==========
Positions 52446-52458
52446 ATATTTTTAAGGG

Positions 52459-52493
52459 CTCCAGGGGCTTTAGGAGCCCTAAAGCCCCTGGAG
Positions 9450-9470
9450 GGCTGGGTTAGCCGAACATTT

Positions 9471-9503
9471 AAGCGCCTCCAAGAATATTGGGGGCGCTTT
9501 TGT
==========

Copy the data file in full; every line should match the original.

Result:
Positions 52446-52458
52446 ATATTTTTAAGGG

Positions 52459-52493
52459 CTCCAGGGGCTTTAGGAGCCCTAAAGCCCCTGGAG
Positions 9450-9470
9450 GGCTGGGTTAGCCGAACATTT

Positions 9471-9503
9471 AAGCGCCTCCAAGAATATTGGGGGCGCTTT
9501 TGT